Ventilation/perfusion positron emission tomography-based assessment of radiation injury to lung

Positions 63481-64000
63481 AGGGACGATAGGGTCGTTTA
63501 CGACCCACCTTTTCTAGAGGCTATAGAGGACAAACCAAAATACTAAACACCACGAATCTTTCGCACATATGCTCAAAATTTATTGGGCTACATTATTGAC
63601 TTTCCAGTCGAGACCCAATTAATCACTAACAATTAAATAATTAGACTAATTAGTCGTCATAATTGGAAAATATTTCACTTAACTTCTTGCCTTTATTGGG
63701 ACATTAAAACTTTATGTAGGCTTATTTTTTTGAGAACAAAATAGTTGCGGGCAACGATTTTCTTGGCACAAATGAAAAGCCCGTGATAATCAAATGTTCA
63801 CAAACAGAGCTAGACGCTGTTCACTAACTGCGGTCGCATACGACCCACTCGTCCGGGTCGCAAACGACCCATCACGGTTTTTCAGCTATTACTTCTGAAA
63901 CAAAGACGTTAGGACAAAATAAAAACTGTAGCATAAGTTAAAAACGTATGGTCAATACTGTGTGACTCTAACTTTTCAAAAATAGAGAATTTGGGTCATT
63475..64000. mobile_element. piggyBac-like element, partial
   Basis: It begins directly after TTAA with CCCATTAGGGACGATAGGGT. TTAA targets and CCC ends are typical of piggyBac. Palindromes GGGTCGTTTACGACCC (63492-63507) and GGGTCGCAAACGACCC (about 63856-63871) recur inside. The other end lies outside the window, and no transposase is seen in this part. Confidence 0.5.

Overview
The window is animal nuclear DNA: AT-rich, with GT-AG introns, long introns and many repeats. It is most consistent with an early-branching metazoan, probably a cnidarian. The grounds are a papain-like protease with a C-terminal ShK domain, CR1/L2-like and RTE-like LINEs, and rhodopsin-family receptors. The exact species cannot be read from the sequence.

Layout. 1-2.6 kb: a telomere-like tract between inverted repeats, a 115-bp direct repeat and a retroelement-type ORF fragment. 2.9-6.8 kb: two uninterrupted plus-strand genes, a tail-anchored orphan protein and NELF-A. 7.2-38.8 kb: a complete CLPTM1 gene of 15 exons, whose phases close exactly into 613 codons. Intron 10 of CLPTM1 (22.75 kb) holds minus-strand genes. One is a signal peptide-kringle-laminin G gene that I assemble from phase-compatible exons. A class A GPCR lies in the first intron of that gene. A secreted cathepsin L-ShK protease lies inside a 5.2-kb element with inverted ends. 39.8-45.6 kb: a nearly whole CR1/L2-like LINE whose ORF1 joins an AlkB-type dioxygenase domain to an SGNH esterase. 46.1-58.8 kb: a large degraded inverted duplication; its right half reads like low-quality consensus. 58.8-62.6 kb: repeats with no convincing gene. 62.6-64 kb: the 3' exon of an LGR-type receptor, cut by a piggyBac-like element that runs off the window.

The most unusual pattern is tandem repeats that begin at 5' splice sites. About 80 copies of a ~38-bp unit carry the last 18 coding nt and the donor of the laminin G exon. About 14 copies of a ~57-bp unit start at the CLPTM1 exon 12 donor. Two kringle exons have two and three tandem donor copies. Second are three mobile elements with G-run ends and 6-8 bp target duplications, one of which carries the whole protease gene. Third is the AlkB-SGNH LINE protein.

2015. Purpose: To investigate 68Ga-ventilation/perfusion (V/Q) positron emission tomography (PET)/computed tomography (CT) as a novel imaging modality for assessment of perfusion, ventilation, and lung density changes in the context of radiation therapy(RT). Methods and Materials: In a prospective clinical trial, 20 patients underwent 4-dimensional (4D)-V/Q PET/CT before, midway through, and 3 months after definitive lung RT. Eligible patients were prescribed 60Gy in 30 fractions with or without concurrent chemotherapy. Functional images were registered to the RT planning 4D-CT, and isodose volumes were averaged into 10-Gy bins. Within each dose bin, relative loss in standardized uptake value (SUV) was recorded for ventilation and perfusion, and loss in air-filled fraction was recorded to assess RT-induced lung fibrosis. A dose-effect relationship was described using both linear and 2-parameter logistic fit models, and goodness of fit was assessed with Akaike Information Criterion (AIC). Results: A total of 179 imaging datasets were available for analysis (1 scan was unrecoverable). An almost perfectly linear negative dose-response relationship was observed for perfusion and air-filled fraction (r 2=0.99, P<.01), with ventilation strongly negatively linear (r 2=0.95, P<.01). Logistic models did not provide a better fit as evaluated by AIC. Perfusion, ventilation, and the air-filled fraction decreased 0.75±0.03%, 0.71±0.06%, and 0.49±0.02%/Gy, respectively. Within high-dose regions, higher baseline perfusion SUV was associated with greater rate of loss. At 50Gy and 60Gy, the rate of loss was 1.35% (P=.07) and 1.73% (P=.05) per SUV, respectively. Of 8/20 patients with peritumoral reperfusion/reventilation during treatment, 7/8 did not sustain this effect after treatment. Conclusions: Radiation-induced regional lung functional deficits occur in a dose-dependent manner and can be estimated by simple linear models with 4D-V/Q PET/CT imaging. These findings may inform future studies of functional lung avoidance using V/Q PET/CT.
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